The question I am asking myself: is it possible to follow this man? Alternately, Can I even think that it is possible to be a man like Padre Pio, and seek after God without reservation? What Padre Pio has left us is a clear model of holiness and a path to walk. Holiness here is not meant to be an artificial , showy display of piety (beating the breast, hours of Adoration of Eucharistic adoration, days of fasting, no bathing, etc) but it is a way of life where we shed everything that is not ourselves, living in the manner that is coresponds to the way God the Father has educated us through His Son, Jesus (read the NT). Padre Pio’s ministerial life as a priest and as a professed Franciscan Capuchin focussed on the sanctification of souls. No greater work needed his attention and energy. The path given us to walk by Padre Pio is one that leads us back to God hearing the words of Jesus: I love you, I have mercy on you no matter what. Three tools to use on this path: prayer, confession and charity. Beauty and joy will shine through our conversation with God and by our love. If you really want to know more about the path Pio gives us, read what the Pope spoke in 2009 when he made a pilgrimage to the relics of Saint Pio:

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Some saints have lived intensely and personally this experience of Jesus. Padre Pio of Pietrelcina is one of them. A simple man of humble origins, “seized by Christ” (Phil. 3:12) — as the Apostle Paul writes of himself — to make of him an instrument chosen by the perennial power of his cross: power of love for souls, of forgiveness and of reconciliation, of spiritual paternity, of effective solidarity with those who suffer. The stigmata, which marked his body, united him closely to the Crucified and Risen One. A true follower of St. Francis of Assisi, he made his own, like the Poverello, the experience of the Apostle Paul which he describes in his letters: “I have been crucified with Christ and I no longer live, but Christ lives in me” (Gal 2:20), or: “in us death is at work, but in you life” (2 Cor 5, 12). This does not mean alienation, loss of personality: God never annuls that which is human, but he transforms it with his Spirit and he ordains it to the service of his plan of salvation. Padre Pio kept his natural gifts, and even his own temperament, but he offered everything to God, who has been able to freely use them to extend the work of Christ: to proclaim the Gospel, forgive sins and heal the sick in body and spirit.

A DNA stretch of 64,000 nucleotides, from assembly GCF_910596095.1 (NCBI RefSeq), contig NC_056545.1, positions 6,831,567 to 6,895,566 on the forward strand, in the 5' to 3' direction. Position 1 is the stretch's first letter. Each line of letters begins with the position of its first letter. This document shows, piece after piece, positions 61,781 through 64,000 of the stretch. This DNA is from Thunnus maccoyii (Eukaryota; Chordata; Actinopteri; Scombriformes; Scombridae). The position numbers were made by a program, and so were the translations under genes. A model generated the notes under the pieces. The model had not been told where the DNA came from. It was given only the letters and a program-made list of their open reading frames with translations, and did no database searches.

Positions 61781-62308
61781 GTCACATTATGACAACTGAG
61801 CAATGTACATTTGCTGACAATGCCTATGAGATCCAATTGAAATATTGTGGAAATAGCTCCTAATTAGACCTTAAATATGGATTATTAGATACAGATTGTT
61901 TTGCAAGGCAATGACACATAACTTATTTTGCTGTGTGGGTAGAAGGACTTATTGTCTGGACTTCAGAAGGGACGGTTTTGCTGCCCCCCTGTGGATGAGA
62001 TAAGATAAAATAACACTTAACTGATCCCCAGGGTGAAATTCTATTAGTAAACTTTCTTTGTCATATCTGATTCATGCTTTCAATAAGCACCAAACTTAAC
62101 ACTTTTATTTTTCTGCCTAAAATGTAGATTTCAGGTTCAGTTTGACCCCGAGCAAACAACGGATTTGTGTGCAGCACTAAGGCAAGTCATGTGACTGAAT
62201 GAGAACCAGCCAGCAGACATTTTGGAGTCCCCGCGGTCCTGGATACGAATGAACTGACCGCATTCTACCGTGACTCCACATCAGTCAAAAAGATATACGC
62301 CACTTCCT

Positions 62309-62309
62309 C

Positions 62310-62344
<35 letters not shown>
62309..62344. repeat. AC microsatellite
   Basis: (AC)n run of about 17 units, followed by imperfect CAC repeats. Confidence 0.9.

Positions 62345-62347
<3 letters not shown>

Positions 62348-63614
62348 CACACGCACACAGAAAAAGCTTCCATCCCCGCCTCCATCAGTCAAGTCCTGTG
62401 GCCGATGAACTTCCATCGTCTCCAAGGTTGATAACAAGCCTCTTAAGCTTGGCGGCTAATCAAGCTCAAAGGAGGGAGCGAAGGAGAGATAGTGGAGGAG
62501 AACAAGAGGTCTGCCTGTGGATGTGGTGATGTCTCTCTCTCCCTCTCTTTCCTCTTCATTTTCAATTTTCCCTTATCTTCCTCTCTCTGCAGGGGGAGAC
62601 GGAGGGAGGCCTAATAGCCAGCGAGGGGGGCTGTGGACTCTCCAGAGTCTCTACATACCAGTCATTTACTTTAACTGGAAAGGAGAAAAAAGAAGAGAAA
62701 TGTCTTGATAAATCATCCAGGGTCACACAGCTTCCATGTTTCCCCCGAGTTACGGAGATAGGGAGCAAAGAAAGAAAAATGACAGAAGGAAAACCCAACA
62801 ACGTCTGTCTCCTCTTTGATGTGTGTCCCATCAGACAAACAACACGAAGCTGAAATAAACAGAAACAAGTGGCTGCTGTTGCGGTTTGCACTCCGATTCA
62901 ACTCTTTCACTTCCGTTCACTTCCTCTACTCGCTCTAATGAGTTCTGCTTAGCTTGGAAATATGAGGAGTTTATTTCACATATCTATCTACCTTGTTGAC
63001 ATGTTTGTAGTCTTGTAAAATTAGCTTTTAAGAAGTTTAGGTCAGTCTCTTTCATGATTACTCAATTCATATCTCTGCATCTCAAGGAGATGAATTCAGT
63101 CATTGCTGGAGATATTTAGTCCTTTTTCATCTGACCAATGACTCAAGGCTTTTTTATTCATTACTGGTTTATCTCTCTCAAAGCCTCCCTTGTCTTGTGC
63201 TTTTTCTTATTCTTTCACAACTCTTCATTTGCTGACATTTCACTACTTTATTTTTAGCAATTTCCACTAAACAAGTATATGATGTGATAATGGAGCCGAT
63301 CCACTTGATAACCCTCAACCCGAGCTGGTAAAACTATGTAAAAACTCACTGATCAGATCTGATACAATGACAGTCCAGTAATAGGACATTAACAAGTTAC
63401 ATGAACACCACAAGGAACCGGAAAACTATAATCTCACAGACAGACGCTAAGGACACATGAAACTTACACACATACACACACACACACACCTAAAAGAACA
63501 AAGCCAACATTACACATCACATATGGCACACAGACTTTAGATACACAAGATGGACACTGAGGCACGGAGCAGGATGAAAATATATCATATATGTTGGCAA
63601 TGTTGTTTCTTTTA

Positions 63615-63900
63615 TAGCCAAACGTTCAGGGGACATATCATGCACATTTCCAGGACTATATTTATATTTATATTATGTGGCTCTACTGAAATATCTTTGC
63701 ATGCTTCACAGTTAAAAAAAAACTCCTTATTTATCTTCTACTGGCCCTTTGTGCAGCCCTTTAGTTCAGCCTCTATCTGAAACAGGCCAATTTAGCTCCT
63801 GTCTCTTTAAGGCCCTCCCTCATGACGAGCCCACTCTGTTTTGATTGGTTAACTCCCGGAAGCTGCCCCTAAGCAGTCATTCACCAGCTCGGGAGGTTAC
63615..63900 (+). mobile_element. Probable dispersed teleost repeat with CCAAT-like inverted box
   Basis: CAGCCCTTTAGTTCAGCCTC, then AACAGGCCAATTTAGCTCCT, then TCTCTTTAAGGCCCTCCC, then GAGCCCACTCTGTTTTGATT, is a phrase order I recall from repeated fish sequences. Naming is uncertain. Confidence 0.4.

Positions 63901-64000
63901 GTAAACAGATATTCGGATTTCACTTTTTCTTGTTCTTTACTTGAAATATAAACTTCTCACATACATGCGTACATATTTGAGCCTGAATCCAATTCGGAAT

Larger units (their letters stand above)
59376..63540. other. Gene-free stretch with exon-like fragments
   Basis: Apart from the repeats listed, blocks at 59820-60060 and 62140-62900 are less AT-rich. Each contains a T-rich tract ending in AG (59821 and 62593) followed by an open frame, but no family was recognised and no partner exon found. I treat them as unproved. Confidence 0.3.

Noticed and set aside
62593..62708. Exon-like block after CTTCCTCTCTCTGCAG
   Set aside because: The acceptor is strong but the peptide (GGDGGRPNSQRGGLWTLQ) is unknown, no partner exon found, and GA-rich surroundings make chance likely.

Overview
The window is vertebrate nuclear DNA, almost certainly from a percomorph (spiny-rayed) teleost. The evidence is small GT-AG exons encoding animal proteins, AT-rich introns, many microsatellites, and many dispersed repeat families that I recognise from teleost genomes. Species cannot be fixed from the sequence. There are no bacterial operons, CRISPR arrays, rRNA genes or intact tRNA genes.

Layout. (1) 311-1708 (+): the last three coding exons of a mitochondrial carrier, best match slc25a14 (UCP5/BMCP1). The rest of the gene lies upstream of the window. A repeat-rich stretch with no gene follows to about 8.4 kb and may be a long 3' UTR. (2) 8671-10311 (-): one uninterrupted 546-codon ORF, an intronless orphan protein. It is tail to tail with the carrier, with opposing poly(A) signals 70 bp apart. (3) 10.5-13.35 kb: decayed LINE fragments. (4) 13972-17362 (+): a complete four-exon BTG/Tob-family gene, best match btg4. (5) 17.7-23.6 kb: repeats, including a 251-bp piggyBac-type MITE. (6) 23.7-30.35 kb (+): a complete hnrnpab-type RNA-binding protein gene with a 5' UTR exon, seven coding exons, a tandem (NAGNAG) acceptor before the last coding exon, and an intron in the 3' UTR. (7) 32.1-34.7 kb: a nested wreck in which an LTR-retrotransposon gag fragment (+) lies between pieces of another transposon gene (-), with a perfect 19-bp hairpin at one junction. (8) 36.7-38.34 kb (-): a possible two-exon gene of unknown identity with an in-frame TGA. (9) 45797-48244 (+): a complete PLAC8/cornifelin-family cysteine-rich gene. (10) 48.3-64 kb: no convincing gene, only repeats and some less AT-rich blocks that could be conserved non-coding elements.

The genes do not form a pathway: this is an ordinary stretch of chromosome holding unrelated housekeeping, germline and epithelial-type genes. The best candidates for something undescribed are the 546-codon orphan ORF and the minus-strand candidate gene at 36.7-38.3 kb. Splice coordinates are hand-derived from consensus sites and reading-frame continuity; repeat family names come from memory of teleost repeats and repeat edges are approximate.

As it was for Jesus, the real struggle, the radical combat Padre Pio had to sustain, was not against earthly enemies, but against the spirit of evil (cf. Ephesians 6, 12). The biggest “storms” that threatened him were the assaults of the devil, against which he defended himself with “the armor of God” with “the shield of faith” and “the sword of the Spirit, which is the word of God” (Ephesians 6:11,16,17). Remaining united to Jesus, he always kept in mind the depths of the human drama, and because of this he offered himself and offered his many sufferings, and he knew how to spend himself in the care and relief of the sick, a privileged sign of God’s mercy, of his kingdom which is coming, indeed, which is already in the world, of the victory of love and life over sin and death. Guide souls and relieve suffering: thus we can sum up the mission of St. Pio of Pietrelcina, as the servant of God, Pope Paul VI said about him: “He was a man of prayer and suffering” (To the Capuchin Chapter Fathers, 20 February 1971).


Pope Benedict XVI

Homily during the 2009 visit to the Shrine of Saint Pio

About the author

Paul A. Zalonski is from New Haven, CT. He is a member of the Fraternity of Communion and Liberation, a Catholic ecclesial movement, and an Oblate of Saint Benedict. Contact Paul at paulzalonski[at]